What... (i.e. camp, dance class, birthday party)
        
 
Pick a NYMetroParents Region: All Regions   Manhattan    Brooklyn    Queens    Westchester    Rockland   Fairfield    Nassau    Suffolk  

Resources

   

ASK THE EXPERT: MY CHILD IS 2 AND ONLY SAYS A FEW WORDS, SHOULD I BE CONCERNED?

     Home  >  Articles  > Speech Therapy
by Kaitlin Ahern May 7, 2013

Related: child is 2 and not speaking, child not babbling, toddler only says a few words, does my child have a speech disorder,


If your child is about 2 years old and only says a few words, you may be concerned that he has a speech delay or disorder. Here, Manhattan speech-language pathologist Heather Boerner explains what parents should do in this case.

 

young girlThe most common questions I get are definitely about speech development and speech milestones. What I always say to a parent, if they’re concerned about speech and language development, is to come and get a screening. Parents have really good intuition. If they suspect a problem, when they’re looking at their child’s peers and notice their child isn’t reaching those milestones and they have a concern that there’s an issue or delay, they’re usually right. And even in the case where their intuition is wrong, they should come in and get a speech and language screening just to be sure. We can easily observe a child within a classroom or their home, or they can come to our center and we’ll watch them play for a half hour. We can quickly and easily determine if there’s a need for a further, more comprehensive speech and language evaluation. We look at how they’re communicating—are they using words? Pointing? Are they engaging in appropriate play? Can they follow directions?

When we recommend a more comprehensive evaluation, we can perform a battery of standardized tests to determine if the child’s speech and communication skills are delayed or disordered. We compare the child’s functioning to their same-aged peers. We look at several different areas when we evaluate, including all areas of communication. The first area is speech, and we look at how a child produces sound. We also look at a child’s language—how the child is understanding and comprehending language is called receptive language. We also look at how the child is expressing their ideas, thoughts, and needs, which is what we refer to as expressive language. Another thing we look at is articulation, which is the clarity with which they’re producing their words—how accurately they’re producing each consonant and vowel in the English language. Then we also look at their voice, so we will observe vocal quality, pitch, and volume. And then we may also do what’s called an oral muscular examination, which looks at the child’s entire oral musculature to examine his range of motion, coordination, and the strength of his lips, tongue, jaw, and all facial muscles.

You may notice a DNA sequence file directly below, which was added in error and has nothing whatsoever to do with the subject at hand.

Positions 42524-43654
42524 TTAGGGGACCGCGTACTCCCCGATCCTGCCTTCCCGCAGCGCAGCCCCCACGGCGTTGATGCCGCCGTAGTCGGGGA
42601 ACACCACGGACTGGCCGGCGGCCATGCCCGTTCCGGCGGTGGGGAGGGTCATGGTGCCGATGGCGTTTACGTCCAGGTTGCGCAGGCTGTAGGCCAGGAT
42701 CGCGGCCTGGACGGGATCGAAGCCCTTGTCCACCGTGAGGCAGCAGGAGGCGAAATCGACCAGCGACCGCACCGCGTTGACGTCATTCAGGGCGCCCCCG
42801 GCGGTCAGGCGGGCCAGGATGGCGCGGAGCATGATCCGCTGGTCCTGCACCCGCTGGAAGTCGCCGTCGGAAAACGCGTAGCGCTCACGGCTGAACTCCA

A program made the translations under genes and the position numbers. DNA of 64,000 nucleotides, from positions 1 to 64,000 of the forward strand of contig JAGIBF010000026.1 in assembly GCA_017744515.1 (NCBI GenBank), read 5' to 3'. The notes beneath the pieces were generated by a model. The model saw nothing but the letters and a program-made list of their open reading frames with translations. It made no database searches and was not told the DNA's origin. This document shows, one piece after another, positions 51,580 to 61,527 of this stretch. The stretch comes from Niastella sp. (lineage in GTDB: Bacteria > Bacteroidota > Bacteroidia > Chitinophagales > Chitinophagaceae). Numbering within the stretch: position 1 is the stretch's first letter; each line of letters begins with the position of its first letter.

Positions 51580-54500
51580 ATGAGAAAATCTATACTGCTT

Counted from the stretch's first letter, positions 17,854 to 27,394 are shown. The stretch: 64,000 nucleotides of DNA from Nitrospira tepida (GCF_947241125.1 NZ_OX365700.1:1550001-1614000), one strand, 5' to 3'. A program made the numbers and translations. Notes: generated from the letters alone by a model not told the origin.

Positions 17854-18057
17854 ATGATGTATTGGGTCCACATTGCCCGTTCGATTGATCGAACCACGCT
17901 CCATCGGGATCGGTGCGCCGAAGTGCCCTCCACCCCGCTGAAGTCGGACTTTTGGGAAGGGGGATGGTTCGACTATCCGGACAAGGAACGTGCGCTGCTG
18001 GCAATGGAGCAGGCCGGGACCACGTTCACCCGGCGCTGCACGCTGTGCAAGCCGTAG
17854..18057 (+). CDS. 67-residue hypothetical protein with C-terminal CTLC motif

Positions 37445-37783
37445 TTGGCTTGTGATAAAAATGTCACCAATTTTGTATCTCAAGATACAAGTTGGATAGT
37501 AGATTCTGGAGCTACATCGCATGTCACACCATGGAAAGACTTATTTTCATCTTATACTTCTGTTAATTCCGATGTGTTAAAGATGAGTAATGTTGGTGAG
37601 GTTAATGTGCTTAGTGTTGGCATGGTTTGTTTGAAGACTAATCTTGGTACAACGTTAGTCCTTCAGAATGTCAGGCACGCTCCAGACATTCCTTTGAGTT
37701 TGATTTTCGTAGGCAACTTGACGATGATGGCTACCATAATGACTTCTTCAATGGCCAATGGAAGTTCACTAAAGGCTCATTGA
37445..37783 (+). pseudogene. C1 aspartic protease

If the parent comes with feeding concerns, we’ll also observe the child during mealtime to identify any areas of concern.

 

Heather Boerner, MA, CCC/SLP, is a pediatric speech-language pathologist and the founder of Chatty Child Speech Therapy, PLLC in Manhattan. Boerner graduated from New York University with an MA in speech-language pathology and a minor in education, and she is licensed to teach speech- and hearing-disabled students.

 


Get Your FREE Indoor Activity eGuide!

More Speech Therapy Articles

Island Wide Speech Develops Group Language Therapy Program
Aim High Speech and Occupational Therapy Services is Now Hiring an OT
Los Ninos Expands Early Intervention Services to Staten Island
Ask the Expert: What is Childhood Apraxia of Speech?
Ask the Expert: My Child Is 2 and Only Says a Few Words, Should I Be Concerned?

Be a good fellow parent and share this with a friend who would be interested
Email Friend

Local Speech Therapy Sponsors

The Hagedorn Little Village School, Jack Joel Center for Special Children
750 Hicksville Road
Seaford, NY
516-520-6000
The Hagedorn Little Village School, Jack Joel Cent...

Janine Stiene Speech-Language Pathology, P.C.
213 Hallock Road, Suite 6
Stony Brook, NY
631-689-6858
...

SEED Center, The
30 Buxton Farm Road, Suite 105
Stamford, CT
203-674-8200
The Center for Social Enrichment and Educational D...

Cody Center for Autism and Developmental Disabilities
5 Medical Dr
Port Jefferson Station, NY
631-632-3070
The Cody Center for Autism and Developmental Disab...

Children's Therapy and Learning Center
2228 Black Rock Turnpike, Suite 201
Fairfield, CT
203-908-4433
Children's Therapy and Learning Center is Fairfiel...
See Our Speech Therapy Directory

local zones

Nassau

Nassau cont.

Suffolk

Suffolk cont.

Westchester

Westchester cont.

Fairfield

Rockland

Rockland cont.

Queens

Queens cont.

Brooklyn

Brooklyn cont.

Manhattan

Copyright 2014 NY Metro Parents Magazine Site Design: THE VOICE